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This chapter will discuss the spinal cord, peripheral nerves, neuromuscular junction (NMJ), and their associated disorders. Focus will be placed on those disorders that potentially cause respiratory muscle weakness and hemodynamic instability. These are common findings in neurological disease that necessitate intensive care.


The spinal cord is divided longitudinally into the cervical, thoracic, lumbar, and sacral cord. The cervical cord is made up of 8 segments, the thoracic cord is made up of 12 segments, the lumbar cord is made up of 5 segments, and the sacral cord is made up of 5 segments. There is also a single coccygeal segment, for a total of 31 spinal cord segments. Each segment of the cord gives off a ventral and dorsal spinal nerve root, which ultimately become the peripheral motor and sensory fibers, respectively. The cord is surrounded along its entire length by the bony vertebral column. Each vertebral body, except for C8, corresponds to its respective spinal cord segment. There is no C8 vertebral body. From C1 to C7, each root exits above its respective vertebral body. The C8 nerve root exits between the C7 and T1 vertebrae, and each root inferior to this level exits below its respective vertebrae. The spinal cord itself extends to approximately the lower margin of the first lumbar vertebral body (L1) in adults. Below this level, the spinal canal contains the lumbar, sacral, and coccygeal spinal roots that make up the cauda equina.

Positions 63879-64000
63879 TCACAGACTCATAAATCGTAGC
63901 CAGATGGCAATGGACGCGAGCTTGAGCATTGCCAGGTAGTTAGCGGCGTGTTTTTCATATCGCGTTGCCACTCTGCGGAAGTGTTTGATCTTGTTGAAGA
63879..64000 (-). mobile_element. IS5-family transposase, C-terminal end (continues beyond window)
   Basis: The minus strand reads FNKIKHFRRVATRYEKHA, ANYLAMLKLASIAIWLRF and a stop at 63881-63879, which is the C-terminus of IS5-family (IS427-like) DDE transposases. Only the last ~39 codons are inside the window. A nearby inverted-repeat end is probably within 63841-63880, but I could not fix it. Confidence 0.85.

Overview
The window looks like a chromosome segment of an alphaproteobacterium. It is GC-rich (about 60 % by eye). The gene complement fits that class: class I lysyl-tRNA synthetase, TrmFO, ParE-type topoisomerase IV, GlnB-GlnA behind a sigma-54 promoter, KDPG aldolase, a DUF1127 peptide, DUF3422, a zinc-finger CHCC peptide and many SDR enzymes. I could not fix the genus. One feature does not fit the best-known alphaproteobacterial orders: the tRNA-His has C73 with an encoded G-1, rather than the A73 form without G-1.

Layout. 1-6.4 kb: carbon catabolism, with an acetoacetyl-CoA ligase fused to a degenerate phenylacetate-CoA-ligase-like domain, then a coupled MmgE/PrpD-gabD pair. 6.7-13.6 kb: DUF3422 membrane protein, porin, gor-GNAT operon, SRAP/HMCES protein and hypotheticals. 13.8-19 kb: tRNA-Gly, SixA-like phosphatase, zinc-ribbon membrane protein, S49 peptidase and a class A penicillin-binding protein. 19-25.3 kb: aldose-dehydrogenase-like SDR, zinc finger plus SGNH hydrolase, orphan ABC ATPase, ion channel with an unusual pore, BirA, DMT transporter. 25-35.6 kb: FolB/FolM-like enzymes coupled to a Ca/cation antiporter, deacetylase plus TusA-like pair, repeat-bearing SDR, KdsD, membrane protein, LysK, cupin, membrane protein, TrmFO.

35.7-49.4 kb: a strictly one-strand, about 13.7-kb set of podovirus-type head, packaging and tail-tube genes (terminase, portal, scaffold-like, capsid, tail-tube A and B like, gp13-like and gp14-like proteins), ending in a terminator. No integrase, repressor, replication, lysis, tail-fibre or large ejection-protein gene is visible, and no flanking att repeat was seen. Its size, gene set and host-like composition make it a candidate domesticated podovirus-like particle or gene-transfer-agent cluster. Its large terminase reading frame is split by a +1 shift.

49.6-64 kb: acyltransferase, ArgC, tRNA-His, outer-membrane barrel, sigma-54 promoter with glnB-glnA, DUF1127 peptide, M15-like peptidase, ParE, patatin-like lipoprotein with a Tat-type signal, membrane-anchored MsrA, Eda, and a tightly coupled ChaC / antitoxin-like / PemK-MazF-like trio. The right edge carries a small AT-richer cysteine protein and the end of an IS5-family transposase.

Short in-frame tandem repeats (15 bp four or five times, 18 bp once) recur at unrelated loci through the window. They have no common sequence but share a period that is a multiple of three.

Spinal cord injury (SCI) is a potential cause for neurogenic shock and respiratory compromise and is therefore an important reason for admission to the intensive care unit.

Traumatic Spinal Cord Injury

Most SCIs are traumatic. In the United States in 2014, the incidence of traumatic SCI is approximately 40 cases per million people. The most common causes are motor vehicle accidents, falls, violent acts, and sports injuries.1 Acute causes of SCI lead to fractures and dislocations of the vertebrae, resulting in displaced bony fragments and disc material. The direct mechanical injury to spinal cord axons caused by these events is known as primary injury, and also includes compression and laceration. Secondary injury may continue for hours to days after the initial injury, and includes ischemia, increased intracellular calcium, extracellular glutamate, free radicals, inflammation, and apoptosis.2 In a cat model, as a result of these secondary phenomena, spinal cord edema develops within hours of injury, becomes maximal by day 3 to 6, and begins to recede by day 9.3

The severity is graded using the American Spinal Injury Association (ASIA) Impairment Scale (Fig. 17-1). Spinal cord injury is first determined to be complete or incomplete. A complete lesion is defined by the total absence of sensory and motor function in the lower sacral ...

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